Middle School 'Squad' gets Civic

From June 26 to June 30, fifteen middle schoolers and four youth ministers from four East Bay Episcopal churches (All Souls, Berkeley; Christ Church, Alameda; St. Stephen’s, Orinda; St. Timothy’s, Danville) participated in a weeklong service trip called the Middle School Immersion Trip. Through service projects and formational activities, our task for the week was to engage the question: “What is the civic responsibility of a Christian in the USA in 2017?”

The year’s theme: Citizens of the World[/Heaven] was, for a second year, thoroughly soaked in the skills and tenets of community organizing. The whole of Monday morning was spent in formation, discussing citizenship and community organizing, learning how self-interest and community-interest relate and interact, and an abbreviated mock-up of the 5 Steps to Community Organizing. In the afternoon, we role-played a scenario of twin cities — LeftTown and RightTown, with identical demographics and opposite cultures, plagued by an Airborne Toxic Event and forced to resettle — to put our organizing and civic thinking into practice.

The rest of the week took us on daylong trips throughout the whole Bay Area. On Tuesday, we worked in the food bank at Monument Crisis Center in Concord and talking about the dignity of the individual (cf. Saul Alinsky and the Baptismal Covenant).

On Wednesday, we worked with an organization called At Home Humanitarian and hosted an outing for about 25 recently resettled immigrant and refugee families. Many of the families we spent the day with only spoke Arabic and some of them arrived to the USA within only the previous week or two, and At-Home Humanitarian’s mission is to social integrate refugees into their new communities. So, truly, our task for the day was to just hang out with these folks and to give them a normal day in the park, and hang out we did. We took a lap at the petting zoo at Little Farm in Tilden, we learned to play cricket, and we catered a big picnic for about 45 of us. It was an incredible day, and something really landed for me at one moment during the picnic. I looked over and saw some of our youth learning how to play cricket from a 7-year-old, and on the other side, one of our youth was getting tackled around the legs by one of the 5-year-olds. And I couldn’t help but acknowledge that there is something so instinctive about being with people, and playing with other kids, even if they are from halfway around the world and you can’t actually talk to them. I was a proud youth minister that day.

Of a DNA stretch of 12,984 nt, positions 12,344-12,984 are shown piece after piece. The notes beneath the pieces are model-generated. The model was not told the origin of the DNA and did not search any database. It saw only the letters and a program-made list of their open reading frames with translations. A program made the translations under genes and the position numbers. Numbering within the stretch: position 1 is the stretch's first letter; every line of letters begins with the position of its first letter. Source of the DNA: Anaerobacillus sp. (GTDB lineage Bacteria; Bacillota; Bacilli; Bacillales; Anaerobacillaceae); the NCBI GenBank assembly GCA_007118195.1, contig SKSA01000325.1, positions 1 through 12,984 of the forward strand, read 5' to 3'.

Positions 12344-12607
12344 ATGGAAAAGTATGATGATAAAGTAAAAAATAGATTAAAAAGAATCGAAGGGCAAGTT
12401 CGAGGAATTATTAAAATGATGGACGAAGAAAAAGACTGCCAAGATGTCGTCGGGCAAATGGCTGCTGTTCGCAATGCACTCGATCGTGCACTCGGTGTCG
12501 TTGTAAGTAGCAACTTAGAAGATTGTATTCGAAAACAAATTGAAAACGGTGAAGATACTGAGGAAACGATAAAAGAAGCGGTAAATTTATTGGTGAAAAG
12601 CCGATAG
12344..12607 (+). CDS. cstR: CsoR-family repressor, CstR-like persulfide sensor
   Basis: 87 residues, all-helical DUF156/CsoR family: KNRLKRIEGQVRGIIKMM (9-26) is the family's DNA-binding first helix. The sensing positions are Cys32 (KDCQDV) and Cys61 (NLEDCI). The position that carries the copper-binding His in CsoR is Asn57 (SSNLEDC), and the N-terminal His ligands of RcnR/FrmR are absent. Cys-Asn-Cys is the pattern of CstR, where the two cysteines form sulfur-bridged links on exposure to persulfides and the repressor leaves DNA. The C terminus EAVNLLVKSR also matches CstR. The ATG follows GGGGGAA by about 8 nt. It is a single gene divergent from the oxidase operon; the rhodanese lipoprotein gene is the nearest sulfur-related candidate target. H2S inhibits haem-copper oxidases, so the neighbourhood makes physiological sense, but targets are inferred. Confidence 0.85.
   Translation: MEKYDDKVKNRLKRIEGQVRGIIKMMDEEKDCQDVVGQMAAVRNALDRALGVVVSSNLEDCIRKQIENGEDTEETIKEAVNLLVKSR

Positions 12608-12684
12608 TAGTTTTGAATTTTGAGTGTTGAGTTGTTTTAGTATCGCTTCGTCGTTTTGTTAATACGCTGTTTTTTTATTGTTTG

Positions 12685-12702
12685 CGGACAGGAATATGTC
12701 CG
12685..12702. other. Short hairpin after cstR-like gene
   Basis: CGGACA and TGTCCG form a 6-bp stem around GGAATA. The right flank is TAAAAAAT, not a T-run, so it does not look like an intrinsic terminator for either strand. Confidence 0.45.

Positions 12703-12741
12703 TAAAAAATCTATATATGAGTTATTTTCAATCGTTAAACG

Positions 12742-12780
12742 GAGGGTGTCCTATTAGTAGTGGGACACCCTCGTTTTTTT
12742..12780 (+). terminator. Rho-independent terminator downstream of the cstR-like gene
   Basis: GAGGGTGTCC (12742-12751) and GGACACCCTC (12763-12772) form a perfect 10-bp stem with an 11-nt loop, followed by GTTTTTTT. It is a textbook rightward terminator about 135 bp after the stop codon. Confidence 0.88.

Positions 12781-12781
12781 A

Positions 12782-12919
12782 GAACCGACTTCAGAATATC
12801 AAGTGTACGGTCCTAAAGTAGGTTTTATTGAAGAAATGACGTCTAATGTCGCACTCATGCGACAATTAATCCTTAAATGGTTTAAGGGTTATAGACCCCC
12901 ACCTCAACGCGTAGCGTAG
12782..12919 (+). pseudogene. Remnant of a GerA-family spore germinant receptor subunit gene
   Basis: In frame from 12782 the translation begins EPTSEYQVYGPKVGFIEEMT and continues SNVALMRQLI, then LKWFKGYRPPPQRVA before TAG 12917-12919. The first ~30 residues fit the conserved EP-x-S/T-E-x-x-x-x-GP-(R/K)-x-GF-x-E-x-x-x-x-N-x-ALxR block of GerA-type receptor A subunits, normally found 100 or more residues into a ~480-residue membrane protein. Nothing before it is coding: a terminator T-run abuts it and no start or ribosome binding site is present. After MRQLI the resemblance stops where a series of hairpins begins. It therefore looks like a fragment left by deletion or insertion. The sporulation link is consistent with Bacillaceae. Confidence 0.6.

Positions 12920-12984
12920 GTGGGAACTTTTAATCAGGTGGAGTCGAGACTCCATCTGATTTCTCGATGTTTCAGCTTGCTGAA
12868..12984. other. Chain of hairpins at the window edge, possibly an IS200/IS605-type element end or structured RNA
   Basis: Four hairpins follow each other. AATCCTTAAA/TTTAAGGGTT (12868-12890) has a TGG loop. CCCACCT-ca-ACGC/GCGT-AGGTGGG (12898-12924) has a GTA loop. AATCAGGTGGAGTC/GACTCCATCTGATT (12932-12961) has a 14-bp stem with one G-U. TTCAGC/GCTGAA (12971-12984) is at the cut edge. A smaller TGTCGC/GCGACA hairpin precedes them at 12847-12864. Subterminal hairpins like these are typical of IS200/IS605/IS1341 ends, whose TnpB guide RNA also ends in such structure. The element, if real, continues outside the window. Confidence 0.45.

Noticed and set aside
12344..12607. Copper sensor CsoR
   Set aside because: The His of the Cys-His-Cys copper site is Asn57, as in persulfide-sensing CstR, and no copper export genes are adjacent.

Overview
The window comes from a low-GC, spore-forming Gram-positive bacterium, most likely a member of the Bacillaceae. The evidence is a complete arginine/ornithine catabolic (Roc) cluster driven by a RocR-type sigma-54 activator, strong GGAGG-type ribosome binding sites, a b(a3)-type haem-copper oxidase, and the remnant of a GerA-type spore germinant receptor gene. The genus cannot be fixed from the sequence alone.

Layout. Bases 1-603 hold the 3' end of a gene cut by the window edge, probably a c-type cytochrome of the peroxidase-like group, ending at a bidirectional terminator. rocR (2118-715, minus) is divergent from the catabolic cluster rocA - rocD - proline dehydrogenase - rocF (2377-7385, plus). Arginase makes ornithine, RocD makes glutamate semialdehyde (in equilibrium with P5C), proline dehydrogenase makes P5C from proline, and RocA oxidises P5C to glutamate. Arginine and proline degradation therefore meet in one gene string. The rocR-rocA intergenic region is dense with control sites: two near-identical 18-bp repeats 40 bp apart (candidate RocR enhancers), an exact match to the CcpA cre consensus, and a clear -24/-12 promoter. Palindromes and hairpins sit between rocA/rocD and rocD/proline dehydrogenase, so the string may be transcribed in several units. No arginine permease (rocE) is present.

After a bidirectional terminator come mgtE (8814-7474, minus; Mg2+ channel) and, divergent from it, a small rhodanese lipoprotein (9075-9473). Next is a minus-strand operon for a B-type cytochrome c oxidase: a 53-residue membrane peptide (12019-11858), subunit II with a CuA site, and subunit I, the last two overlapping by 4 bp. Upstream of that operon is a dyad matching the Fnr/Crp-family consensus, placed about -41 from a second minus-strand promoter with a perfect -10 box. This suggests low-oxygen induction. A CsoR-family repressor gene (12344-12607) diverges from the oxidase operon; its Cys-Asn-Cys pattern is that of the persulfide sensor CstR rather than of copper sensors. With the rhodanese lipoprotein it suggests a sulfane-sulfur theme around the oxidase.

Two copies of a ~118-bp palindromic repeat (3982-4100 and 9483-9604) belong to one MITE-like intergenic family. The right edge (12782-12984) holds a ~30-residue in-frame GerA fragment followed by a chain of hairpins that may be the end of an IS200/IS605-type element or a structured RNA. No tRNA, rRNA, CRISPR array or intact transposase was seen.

On Thursday, we visited Grace Cathedral and heard from California Interfaith Power & Light and about environmental stewardship, and we asked the question: what is humanity’s responsibility to care for the world while it holds dominion over it? We even snagged a tour of the cathedral that took us up onto the catwalks and onto the roof! It really threw us for a loop, being 12 stories up and out in the open air of the bell tower (and hearing it ring for the 3 p.m. hour from 5 feet away).

For the closing Eucharist, the youth were asked to write citizenship statements, naming a particular focus issue they care about, why it matters to them, and a concrete action they can commit to to address it, and sharing the statements in front of their parents and their peers new friends. I’m still radiant with pride for the hard work these young people put in this week, still in a little shock how easily they took to some radical Alinsky lines, and really grateful for the work of my own fellow youth ministers in making a week like this happen.

In summation, I find myself still thinking about our Community Organizing principle for Thursday: “If people feel they don’t have the power to change a bad situation, then they do not think about it.” The world’s got a lot of large and seemingly intractable problems, but if we can get fifteen squirrelly pre-teens from Berkeley to Nob Hill and back on public transportation, what else could possibly thwart us? Amen.

For more photos, visit The God Squad Facebook page or #MSIT2017 on Instagram.